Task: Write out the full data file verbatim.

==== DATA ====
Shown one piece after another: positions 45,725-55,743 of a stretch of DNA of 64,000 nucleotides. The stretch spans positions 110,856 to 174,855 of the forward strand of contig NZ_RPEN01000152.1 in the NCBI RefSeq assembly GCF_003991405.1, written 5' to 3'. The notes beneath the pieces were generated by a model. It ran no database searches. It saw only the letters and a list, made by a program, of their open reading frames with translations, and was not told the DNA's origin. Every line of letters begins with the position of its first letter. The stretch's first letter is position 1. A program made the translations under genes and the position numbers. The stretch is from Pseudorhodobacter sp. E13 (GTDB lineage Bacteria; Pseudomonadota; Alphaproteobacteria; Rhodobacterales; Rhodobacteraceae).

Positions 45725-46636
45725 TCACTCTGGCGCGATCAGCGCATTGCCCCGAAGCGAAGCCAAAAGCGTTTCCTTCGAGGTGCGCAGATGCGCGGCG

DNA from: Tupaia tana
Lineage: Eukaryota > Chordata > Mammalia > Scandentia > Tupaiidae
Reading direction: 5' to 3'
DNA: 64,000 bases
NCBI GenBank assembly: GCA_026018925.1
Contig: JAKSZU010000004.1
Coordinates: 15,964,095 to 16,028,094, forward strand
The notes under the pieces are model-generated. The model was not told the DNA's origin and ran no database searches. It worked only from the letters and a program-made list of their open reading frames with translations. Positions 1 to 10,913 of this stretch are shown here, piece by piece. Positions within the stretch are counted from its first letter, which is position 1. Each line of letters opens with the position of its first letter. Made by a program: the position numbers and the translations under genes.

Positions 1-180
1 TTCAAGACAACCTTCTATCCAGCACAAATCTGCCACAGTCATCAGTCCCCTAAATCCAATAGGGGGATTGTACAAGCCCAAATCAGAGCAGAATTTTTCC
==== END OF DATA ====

Shown one piece after another: positions 45,725-55,743 of a stretch of DNA of 64,000 nucleotides. The stretch spans positions 110,856 to 174,855 of the forward strand of contig NZ_RPEN01000152.1 in the NCBI RefSeq assembly GCF_003991405.1, written 5' to 3'. The notes beneath the pieces were generated by a model. It ran no database searches. It saw only the letters and a list, made by a program, of their open reading frames with translations, and was not told the DNA's origin. Every line of letters begins with the position of its first letter. The stretch's first letter is position 1. A program made the translations under genes and the position numbers. The stretch is from Pseudorhodobacter sp. E13 (GTDB lineage Bacteria; Pseudomonadota; Alphaproteobacteria; Rhodobacterales; Rhodobacteraceae).

Positions 45725-46636
45725 TCACTCTGGCGCGATCAGCGCATTGCCCCGAAGCGAAGCCAAAAGCGTTTCCTTCGAGGTGCGCAGATGCGCGGCG

DNA from: Tupaia tana
Lineage: Eukaryota > Chordata > Mammalia > Scandentia > Tupaiidae
Reading direction: 5' to 3'
DNA: 64,000 bases
NCBI GenBank assembly: GCA_026018925.1
Contig: JAKSZU010000004.1
Coordinates: 15,964,095 to 16,028,094, forward strand
The notes under the pieces are model-generated. The model was not told the DNA's origin and ran no database searches. It worked only from the letters and a program-made list of their open reading frames with translations. Positions 1 to 10,913 of this stretch are shown here, piece by piece. Positions within the stretch are counted from its first letter, which is position 1. Each line of letters opens with the position of its first letter. Made by a program: the position numbers and the translations under genes.

Positions 1-180
1 TTCAAGACAACCTTCTATCCAGCACAAATCTGCCACAGTCATCAGTCCCCTAAATCCAATAGGGGGATTGTACAAGCCCAAATCAGAGCAGAATTTTTCC